Editor, the Gauntlet,
[Re: “If it ain’t broke, don’t fix it,” Ændrew Rininsland, April 5, 2007.]
The article asks “How much did this cost? What … has been gained?” The answer is that it’s saving the university a great deal of money in terms of maintenance costs. InfoNet did not use a database, it worked off a flat file. And it didn’t use sessions, because it tapped into the ancient dial-in phone service (that’s why it begged you to log off when you were done). That also explains the cap on the number of users it can handle at any given time and the huge downtime for maintenance. Schedule data could not be changed when any users were online. But according to Mr. Rininsland, “functionality has actually decreased by several goddamned orders of magnitude.” Personally, I hated getting kicked off or being told that I would only be able to log in at a specific time.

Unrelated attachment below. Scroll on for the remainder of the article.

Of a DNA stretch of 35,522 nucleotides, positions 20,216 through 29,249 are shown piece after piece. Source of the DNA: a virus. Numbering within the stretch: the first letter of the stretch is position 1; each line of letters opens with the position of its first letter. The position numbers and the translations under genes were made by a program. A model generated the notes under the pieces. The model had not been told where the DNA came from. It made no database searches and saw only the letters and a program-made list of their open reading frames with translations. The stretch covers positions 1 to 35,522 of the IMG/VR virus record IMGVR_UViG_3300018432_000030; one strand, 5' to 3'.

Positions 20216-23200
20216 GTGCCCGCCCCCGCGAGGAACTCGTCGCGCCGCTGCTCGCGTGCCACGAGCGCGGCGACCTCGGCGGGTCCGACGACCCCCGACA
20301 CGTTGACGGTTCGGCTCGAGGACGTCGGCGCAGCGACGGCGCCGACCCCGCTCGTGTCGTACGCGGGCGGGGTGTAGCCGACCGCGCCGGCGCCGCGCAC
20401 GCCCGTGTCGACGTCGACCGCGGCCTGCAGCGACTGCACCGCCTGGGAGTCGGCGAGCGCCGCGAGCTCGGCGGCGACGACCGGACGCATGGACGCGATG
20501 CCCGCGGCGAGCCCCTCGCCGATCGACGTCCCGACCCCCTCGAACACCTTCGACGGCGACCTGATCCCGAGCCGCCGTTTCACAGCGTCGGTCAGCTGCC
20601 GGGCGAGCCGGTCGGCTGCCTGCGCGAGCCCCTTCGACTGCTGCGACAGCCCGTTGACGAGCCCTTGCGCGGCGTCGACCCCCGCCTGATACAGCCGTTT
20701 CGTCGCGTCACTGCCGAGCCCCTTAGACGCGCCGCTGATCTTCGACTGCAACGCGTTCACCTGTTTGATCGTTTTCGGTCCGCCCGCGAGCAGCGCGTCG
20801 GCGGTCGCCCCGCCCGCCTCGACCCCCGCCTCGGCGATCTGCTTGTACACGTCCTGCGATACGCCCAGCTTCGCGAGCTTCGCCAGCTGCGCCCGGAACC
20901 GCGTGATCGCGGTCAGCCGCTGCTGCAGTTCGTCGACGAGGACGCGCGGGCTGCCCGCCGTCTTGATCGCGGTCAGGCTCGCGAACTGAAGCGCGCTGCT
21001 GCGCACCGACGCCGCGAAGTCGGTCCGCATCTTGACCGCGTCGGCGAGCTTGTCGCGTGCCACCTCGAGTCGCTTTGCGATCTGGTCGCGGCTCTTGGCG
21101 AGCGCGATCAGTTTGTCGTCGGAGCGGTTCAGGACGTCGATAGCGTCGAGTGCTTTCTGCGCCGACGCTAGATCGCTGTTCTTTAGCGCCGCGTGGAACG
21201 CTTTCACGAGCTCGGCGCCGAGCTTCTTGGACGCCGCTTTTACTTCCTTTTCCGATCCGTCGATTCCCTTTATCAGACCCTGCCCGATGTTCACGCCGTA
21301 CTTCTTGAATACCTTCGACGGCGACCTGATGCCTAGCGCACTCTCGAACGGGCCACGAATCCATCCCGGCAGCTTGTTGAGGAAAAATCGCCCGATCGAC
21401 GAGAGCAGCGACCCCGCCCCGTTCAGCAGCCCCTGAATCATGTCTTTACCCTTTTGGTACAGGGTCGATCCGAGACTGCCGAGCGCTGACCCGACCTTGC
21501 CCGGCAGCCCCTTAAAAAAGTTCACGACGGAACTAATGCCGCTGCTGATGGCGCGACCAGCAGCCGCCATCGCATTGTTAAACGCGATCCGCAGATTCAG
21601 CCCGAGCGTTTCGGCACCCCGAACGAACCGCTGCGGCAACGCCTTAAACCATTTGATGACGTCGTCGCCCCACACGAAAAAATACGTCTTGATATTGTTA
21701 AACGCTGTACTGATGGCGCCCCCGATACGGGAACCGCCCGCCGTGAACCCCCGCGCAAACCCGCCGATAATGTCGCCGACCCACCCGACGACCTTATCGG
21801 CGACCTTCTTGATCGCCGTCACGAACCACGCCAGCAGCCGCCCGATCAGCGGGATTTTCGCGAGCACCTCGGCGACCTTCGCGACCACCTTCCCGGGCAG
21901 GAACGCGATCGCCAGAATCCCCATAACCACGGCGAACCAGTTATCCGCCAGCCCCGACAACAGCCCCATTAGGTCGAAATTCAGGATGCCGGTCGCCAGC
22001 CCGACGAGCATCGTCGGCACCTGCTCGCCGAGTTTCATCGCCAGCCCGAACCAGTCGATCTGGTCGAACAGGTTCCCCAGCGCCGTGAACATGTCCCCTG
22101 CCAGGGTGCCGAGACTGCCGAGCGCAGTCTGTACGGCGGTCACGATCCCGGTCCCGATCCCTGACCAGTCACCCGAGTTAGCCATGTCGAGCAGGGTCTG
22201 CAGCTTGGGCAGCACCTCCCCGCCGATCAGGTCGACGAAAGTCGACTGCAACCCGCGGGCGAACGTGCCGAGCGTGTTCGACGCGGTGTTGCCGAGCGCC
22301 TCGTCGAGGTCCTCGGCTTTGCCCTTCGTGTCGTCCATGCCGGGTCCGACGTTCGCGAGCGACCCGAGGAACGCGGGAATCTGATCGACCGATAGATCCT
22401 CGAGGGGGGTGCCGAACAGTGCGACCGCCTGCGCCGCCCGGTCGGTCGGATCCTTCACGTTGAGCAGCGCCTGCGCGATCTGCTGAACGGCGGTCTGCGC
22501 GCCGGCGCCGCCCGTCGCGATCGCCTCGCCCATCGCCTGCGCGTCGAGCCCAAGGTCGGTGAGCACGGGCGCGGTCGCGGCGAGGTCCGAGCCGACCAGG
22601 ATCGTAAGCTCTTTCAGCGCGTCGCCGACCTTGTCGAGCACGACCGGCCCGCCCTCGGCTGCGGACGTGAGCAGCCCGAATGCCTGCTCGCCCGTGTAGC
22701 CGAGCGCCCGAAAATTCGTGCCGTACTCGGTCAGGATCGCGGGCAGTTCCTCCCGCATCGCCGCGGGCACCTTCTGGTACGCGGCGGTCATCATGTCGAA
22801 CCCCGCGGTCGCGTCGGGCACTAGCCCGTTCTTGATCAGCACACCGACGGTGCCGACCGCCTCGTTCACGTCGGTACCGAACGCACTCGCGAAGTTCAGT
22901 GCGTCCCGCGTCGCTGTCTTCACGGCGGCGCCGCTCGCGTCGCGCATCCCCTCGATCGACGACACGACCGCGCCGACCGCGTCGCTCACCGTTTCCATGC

Again, I’m not saying I like PeopleSoft. I hate it, I think it’s terribly designed from a usability standpoint. But I fully understand the reasons for the change, and Mr. Rininsland, finding these sorts of facts out before writing an article about it is what journalism is supposed to be about.